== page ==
The act further directs the state to adopt a program to expand the market for efficient heat pump technology for space and water heating, funded through the Massachusetts Renewable Energy Trust Fund.
Rep. Tommy Vitolo of Brookline and Rep. Kay Khan of Newton initially sought to develop a clean heat standard, but they adapted the stand-alone legislation to work within Senate Bill 9. In a December 2020 interview with S&P Global Market Intelligence, Vitolo said a single opt-in code would marshal the expertise within state agencies for the benefit of all local governments. It would also avoid a patchwork of building electrification codes around the state that could frustrate building developers and trade unions and spark opposition, he added.
Fight over stretch code design likely to follow
Building electrification backers plan to turn their focus to the stakeholder process to ensure the stretch code clearly allows municipalities to restrict fossil fuel use in new buildings and does not broadly exempt any building types. "I think [the legislation] leaves a little bit of wiggle room — maybe a bit more wiggle room than we'd like to see — especially for municipalities that are really pushing for fossil-fuel-free new construction," RMI carbon-free buildings program manager Stephen Mushegan said.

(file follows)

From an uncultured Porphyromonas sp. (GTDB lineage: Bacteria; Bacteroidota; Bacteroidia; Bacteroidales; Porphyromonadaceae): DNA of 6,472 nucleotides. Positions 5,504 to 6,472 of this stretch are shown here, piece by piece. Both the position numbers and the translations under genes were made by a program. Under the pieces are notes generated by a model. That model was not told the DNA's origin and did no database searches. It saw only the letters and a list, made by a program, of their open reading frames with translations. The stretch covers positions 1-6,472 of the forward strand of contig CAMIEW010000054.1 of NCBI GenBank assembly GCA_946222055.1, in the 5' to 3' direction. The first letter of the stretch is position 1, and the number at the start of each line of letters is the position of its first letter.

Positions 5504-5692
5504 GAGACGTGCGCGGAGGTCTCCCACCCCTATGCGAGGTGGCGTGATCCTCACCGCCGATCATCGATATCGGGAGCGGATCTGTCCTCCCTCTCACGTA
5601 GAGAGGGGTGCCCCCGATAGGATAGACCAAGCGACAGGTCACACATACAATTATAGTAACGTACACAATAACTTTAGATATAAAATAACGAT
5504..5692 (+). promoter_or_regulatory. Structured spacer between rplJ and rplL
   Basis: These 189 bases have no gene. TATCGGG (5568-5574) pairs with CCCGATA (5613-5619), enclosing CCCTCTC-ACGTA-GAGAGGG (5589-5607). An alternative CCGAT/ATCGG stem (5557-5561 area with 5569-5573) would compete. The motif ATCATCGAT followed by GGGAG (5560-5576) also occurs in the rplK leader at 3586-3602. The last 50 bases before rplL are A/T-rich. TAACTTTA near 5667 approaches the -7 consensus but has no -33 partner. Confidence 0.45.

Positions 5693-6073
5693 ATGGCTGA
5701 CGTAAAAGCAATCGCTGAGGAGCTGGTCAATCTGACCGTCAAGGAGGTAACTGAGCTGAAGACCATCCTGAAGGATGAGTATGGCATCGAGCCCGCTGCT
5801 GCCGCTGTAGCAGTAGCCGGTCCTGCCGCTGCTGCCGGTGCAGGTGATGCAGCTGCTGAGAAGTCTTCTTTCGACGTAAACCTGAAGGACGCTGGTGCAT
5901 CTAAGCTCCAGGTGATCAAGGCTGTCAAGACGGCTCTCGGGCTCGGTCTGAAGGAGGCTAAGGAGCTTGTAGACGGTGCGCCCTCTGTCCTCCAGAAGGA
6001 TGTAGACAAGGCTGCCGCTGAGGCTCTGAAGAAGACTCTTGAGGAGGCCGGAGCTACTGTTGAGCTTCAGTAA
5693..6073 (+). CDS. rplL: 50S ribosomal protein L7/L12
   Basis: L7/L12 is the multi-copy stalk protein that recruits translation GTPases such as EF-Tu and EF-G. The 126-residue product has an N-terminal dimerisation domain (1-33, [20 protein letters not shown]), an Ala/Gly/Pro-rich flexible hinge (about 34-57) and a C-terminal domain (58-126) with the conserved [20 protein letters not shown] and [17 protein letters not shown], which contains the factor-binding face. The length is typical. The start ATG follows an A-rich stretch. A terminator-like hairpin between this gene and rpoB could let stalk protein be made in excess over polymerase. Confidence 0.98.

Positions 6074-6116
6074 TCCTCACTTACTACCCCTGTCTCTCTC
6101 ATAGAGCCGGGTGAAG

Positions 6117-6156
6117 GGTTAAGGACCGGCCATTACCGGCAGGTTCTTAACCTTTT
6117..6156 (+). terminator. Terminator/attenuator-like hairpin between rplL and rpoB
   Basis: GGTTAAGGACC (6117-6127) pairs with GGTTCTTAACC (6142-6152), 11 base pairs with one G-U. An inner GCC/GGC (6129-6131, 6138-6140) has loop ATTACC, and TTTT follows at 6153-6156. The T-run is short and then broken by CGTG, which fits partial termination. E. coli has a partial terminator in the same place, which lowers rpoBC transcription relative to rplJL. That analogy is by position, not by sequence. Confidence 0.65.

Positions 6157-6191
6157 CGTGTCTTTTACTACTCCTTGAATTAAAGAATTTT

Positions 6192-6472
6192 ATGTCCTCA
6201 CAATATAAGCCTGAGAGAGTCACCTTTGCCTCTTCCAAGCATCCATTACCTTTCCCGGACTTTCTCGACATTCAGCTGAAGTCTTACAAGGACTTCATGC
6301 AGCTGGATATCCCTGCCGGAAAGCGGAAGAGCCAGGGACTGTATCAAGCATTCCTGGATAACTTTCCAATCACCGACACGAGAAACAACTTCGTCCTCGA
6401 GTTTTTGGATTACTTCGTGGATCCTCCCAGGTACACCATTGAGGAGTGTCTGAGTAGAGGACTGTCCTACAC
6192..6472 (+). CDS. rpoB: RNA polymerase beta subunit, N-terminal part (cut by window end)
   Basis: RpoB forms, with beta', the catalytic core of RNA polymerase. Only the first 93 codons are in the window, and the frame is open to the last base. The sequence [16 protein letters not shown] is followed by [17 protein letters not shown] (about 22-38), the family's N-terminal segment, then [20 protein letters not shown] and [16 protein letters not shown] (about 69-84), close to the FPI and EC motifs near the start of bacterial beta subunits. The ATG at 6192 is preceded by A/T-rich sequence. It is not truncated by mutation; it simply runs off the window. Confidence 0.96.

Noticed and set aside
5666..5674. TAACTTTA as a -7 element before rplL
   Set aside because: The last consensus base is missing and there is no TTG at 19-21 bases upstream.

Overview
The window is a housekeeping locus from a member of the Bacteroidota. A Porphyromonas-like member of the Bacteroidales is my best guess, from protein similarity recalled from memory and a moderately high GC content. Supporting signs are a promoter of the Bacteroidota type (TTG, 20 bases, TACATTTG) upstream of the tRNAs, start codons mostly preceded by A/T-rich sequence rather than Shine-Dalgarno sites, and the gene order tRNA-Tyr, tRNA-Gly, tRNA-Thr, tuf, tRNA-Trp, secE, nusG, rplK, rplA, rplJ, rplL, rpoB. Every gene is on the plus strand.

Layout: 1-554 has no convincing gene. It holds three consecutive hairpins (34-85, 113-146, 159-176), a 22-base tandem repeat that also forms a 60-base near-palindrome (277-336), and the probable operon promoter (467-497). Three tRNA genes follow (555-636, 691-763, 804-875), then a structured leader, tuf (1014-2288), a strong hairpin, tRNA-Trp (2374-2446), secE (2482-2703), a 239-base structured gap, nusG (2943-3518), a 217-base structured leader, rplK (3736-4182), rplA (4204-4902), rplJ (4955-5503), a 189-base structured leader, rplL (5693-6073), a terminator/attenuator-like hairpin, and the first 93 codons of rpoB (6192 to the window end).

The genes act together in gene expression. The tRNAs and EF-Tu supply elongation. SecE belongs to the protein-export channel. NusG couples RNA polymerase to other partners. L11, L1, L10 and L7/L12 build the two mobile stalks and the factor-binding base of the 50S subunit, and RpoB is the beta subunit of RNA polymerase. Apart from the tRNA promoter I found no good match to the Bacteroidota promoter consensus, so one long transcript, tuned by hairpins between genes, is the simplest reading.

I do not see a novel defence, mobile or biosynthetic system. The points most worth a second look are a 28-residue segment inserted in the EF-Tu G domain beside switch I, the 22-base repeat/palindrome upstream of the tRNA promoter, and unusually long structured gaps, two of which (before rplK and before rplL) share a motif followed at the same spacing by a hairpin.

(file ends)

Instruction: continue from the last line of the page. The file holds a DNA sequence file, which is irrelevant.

Coalition members also expressed concern that an extended phase-in period could delay towns and cities from implementing the policy for several years. Cambridge City Council member Quinton Zondervan, who has spearheaded efforts to restrict gas use in buildings, said the stretch code created the possibility for his city to mandate all-electric small residential construction by 2022.
National Grid USA said it applauded the collaboration between Baker and legislators that yielded a stretch energy code that "encouraged a balanced approach to electrification without limiting the use of natural gas." The company believes decarbonizing the state's heating sector requires a portfolio of solutions, including renewable natural gas, National Grid said in an email. It added that electric heat pumps should be paired with emerging technologies like hydrogen, dual-fuel heat pumps and geothermal district heating networks.
NAIOP Massachusetts, which represents major commercial and residential developers and previously warned the stretch code could derail large-scale projects, plans to engage in the stakeholder process. Anastasia Nicolaou, vice president of policy and public affairs at NAIOP Massachusetts, said the group was pleased the act included language allowing DOER to phase-in requirements. "Generally, NAIOP believes that any discussion or policy implementation that seeks to reduce greenhouse gas emissions must include a comprehensive approach that achieves our climate goals without hurting the state's economy, or negatively impacting our residents and small business," Nicolaou said in an email.
Meanwhile, the Massachusetts chapter of the American Institute of Architects and the Boston Society for Architecture wrote Baker in support of the bill.